Why angels and not seed-stage VCs? Was it equity? Terms?

Knox Massey

- Make sure all the angels are accredited.

Good luck!

Todd Vernon

@Knox We had one seed stage VC in our angel round and one individual that was a proxy for a VC that later came into our first venture round. I think seed investments from VC's are great, but my experience is they are hard to come by for first time entrepreneurs. After you have a success under your belt, much easier.

Burke Franklin

Outstanding explanation -- from a person who has been there and done that. May I have your permission to include your article on our website to supplement the education of our customers for BizPlanBuilder (www.jian.com), our very successful business planning software? Many are starting businesses and seek financing. Link, image, attribute back to you... of your choice of course. Thank you very much.

Evan Bartlett

Very insightful profile of angel investors. Its a different perspective from the standard x-entrepreneur vs. corporate angel that I hear so frequently, and I think your explanation does a better job of describing the variation in angel investors.

Another post that goes well with this is http://www.informationarbitrage.com/2008/04/super-angel-net.html?cid=111811854 and there's a discussion about Super Angels essentially being able to compete much more effectively against VCs in the seed space.

VC seed funding is definitely hard to find, and with effectively organized angels (maybe led by Arc Angels), you've got a better chance of finding money.


Todd Vernon

@Burke Franklin: Sure just point back to this post..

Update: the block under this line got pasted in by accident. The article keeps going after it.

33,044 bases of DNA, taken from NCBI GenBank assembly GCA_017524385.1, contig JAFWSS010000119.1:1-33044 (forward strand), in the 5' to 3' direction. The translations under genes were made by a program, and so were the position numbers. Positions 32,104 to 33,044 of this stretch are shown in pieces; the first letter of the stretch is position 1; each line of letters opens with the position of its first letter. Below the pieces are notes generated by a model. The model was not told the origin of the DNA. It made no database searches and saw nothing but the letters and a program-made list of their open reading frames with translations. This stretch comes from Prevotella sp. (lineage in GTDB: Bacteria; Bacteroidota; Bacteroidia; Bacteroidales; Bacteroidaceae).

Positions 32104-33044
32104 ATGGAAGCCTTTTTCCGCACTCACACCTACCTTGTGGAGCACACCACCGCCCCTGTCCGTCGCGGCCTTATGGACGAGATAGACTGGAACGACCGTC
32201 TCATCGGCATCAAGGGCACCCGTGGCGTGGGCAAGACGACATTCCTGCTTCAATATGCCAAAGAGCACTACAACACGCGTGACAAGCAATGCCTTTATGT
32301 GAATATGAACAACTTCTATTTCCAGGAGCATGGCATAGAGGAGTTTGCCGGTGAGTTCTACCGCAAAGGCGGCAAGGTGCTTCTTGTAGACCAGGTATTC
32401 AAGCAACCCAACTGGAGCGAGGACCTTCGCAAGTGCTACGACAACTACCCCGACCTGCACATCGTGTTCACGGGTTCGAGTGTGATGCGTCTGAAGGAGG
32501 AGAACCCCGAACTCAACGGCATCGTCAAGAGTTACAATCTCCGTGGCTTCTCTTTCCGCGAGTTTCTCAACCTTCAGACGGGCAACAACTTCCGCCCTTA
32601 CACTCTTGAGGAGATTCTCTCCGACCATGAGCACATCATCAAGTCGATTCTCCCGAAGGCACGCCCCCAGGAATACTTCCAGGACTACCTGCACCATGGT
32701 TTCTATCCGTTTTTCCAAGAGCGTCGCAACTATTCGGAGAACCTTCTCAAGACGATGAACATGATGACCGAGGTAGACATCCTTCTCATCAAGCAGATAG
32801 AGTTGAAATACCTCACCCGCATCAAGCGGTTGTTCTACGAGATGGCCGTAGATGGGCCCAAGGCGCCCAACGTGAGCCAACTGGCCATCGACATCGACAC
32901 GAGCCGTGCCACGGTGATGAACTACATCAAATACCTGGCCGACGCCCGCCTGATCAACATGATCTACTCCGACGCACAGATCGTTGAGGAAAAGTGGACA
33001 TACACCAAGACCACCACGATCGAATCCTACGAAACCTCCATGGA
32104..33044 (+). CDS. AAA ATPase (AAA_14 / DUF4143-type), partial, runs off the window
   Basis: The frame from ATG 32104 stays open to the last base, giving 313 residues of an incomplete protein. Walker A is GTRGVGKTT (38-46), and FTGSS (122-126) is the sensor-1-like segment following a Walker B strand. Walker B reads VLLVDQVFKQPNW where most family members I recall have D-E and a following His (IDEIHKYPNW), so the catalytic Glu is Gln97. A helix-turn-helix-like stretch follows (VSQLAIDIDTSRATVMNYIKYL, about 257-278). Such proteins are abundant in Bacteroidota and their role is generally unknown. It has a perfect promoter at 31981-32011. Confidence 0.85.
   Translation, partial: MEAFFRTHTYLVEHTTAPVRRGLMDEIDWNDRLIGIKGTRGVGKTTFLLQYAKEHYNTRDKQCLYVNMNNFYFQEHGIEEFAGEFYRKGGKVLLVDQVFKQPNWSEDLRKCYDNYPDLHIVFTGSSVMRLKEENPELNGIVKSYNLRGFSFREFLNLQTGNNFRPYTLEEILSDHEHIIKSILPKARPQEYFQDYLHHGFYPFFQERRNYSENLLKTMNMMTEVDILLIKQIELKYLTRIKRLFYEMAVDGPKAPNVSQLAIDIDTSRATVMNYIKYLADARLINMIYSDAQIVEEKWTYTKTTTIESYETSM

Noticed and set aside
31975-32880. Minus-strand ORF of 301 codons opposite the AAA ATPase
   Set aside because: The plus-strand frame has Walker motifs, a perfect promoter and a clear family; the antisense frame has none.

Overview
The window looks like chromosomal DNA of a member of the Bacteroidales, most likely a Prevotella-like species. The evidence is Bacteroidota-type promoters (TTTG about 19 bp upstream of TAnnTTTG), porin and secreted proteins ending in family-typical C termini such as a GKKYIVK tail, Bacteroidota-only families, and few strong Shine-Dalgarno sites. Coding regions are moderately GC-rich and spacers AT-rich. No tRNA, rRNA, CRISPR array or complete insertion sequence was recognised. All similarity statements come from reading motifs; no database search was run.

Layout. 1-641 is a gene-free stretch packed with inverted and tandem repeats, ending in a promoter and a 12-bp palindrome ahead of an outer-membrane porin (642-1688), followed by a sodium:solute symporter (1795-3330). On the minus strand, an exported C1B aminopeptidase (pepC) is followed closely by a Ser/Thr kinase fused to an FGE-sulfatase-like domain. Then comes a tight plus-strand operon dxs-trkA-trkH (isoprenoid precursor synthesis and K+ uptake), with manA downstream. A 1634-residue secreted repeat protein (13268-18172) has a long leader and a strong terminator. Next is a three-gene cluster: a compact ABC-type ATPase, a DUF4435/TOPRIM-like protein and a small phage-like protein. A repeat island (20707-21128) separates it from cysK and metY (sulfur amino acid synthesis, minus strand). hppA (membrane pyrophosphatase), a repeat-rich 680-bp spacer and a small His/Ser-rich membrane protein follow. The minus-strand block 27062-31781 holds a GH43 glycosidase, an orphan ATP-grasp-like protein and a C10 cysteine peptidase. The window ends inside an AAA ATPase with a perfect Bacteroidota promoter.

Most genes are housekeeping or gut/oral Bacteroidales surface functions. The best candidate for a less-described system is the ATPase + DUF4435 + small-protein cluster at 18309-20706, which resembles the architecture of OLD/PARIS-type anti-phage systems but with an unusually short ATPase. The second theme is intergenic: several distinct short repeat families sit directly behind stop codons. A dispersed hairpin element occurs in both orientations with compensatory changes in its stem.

Ray Weilage

I have been on both sides of the table. I started buying property where I did all the work - found the property, developed the bank line of credit, developed the property and sold it. The investor received 50% for putting up his net worth as a guarantor and 10% cash up front. Later I started to purchase small banks. This took a lot of work and investors who had $100,000 to $200,000 to invest. Again, I did all the work for which I received 20% of the Bank Holding Company stock. The investors put up 100% of the book value of the Bank. Anything over book value was borrowed. The Investors received 80% of the stock.
The Article was excellent!

Mike Michalowicz

The biggest realization is that funding derived from VCs or Angels is simply an investment. Just like when the "common man" buying stock on the NYSE, the concern is the return. No one gives two hoots about the number of hours the President has to work, or what his grand ideas are - all we, as stock investors, care about is that the stock goes up and we make money.

We are all cut from the same cloth, VC or Angel or any one else - we invest to make money, not friends.

Oliver Sweatman

Thanks for the post. My experience with more experienced angels is that they often prefer to invest in convertible debt knowing that it is generally cheaper and faster for a start-up to paper & close, keeps them closer to the IP and affords them a little more leverage (perceived?) going into a subsequent dilutive financings. Such paper though, esp. it has too many bells and whistles, can muddy up follow-on equity rounds. My preference as an entrepreneur is to issue small rounds of common equity a reasonable valuations to Angel investors, but they won't always take it.